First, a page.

DURBAN MIGHT BE WORLD CUP'S BEST PLACE TO VISIT
(Photo : Durban Tourism)
Durban, KwaZulu Natal, South Africa
There have been many stories written about Elizabeth Graham, who enjoyed extensive attention in investment guru, Warren Buffett’s biography. Her legend arose through her fearless stewardship of the worlds most celebrated newspaper, The Washington Post, which famously broke the news on Richard Nixon’s Watergate scandal.
The Post is represented at the World Cup by Steven Goff who penned this note on his impressions of his favourite South African city :
I never made it to Cape Town (the San Francisco of Africa) or Nelspruit (the remote city on the edge of Kruger National Park). I spent too many days in bustling Johannesburg and too many hours on the road to and from Rustenburg.
And now with the World Cup winding down, with four teams and four matches remaining and my departure a week away, I have discovered what is surely South Africa's most appealing venue: Durban. It's Miami Beach with a world-class stadium a few hundred yards from the Indian Ocean. It's surfers and sandcastle artists, beach soccer and beach cricket, art deco hotels, a casino, seaside Indian restaurants, soft winter breezes and temperatures in the 70's.
Beach Festival offers carnival rides, jugglers, artisans, surf lessons, an official FIFA Fan Fest viewing area and seven piers - essentially, a boardwalk scene without the boardwalk. Or fried dough.
Cargo ships the size of El Salvador interrupt the horizon on their way to Durban Harbor, the busiest in Africa. Hotels and apartment buildings line Marine Parade, the beach road.
Like any resort stretch, there are upscale blocks and downscale sections. You'll find me in the dumpy high-rise with 1970's-era, brown-spotted design curtains and an air conditioner lodged into the wall on the alley side of the building. (Steps from the sand, what do you expect for $110?)
The crowds strolling the promenade are a mix of white, black and Indian. There are local families, pasty World Cup fans, street performers, fast-talking hustlers ("official" Adidas sunglasses for 50 rand - $6.50? Sold!), aggressive beggars, gossiping teenagers, and a heavy police and security presence.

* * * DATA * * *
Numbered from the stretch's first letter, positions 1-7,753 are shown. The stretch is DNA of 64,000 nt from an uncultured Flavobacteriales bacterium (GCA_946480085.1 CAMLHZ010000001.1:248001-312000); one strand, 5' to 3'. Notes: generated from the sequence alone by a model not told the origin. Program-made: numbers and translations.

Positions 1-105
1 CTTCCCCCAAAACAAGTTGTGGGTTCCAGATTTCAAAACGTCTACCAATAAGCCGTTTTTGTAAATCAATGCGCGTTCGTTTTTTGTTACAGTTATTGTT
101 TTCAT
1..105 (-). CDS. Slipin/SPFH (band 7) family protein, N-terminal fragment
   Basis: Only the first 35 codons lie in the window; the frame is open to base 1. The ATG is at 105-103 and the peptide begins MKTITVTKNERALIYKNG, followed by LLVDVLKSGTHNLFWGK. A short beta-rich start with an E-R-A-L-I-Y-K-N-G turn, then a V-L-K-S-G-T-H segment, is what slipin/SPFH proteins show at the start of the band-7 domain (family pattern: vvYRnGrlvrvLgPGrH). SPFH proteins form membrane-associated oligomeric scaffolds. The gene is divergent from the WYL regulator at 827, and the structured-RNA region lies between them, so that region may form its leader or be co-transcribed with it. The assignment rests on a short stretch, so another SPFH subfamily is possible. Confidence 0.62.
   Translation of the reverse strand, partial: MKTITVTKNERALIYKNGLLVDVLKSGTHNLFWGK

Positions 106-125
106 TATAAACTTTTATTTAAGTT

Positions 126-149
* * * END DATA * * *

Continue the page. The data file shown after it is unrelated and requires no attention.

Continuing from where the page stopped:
A 15 minute stroll north brings you to Suncoast Beach, where colorful rickshaws and their entertaining owners await customers. It's a service dating from the early 20th century. Behind a casino/mall/multiplex theater stands seven-month-old Moses Mabhiba Stadium, site of seven World Cup matches, including Wednesday's semifinal between Spain and Germany. It's a gorgeous sight. (For $450 million, it better be.)
From the beach, a wide walkway passes under the M4 road and surfaces across from the east entrance at Masabalala Yengwa Avenue. The arch above the field, 344 feet high at its peak, is accessible by funicular. (For security reasons, it is closed during the World Cup.)
For many fans, buses and taxis are not necessary. Unlike Soccer City Stadium, stuck in a dirt/dust bowl in an industrial area near Soweto, or Ellis Park, in a gritty downtown Joburg neighborhood, the Durban facility is within walking distance of hotels, cafes and bars. For many others, a train station provides service just beyond the northwest gates.
Next to 62,760-seat Moses Mabhiba is 52,500-seat Absa Stadium, home to the Natal Sharks rugby club and a venue during the 1995 Rugby World Cup. The Shark Cage team shop rivals any American merchandise store.
I've got three more nights in Durban before returning to Jozi for the final weekend. It's not going to be enough time...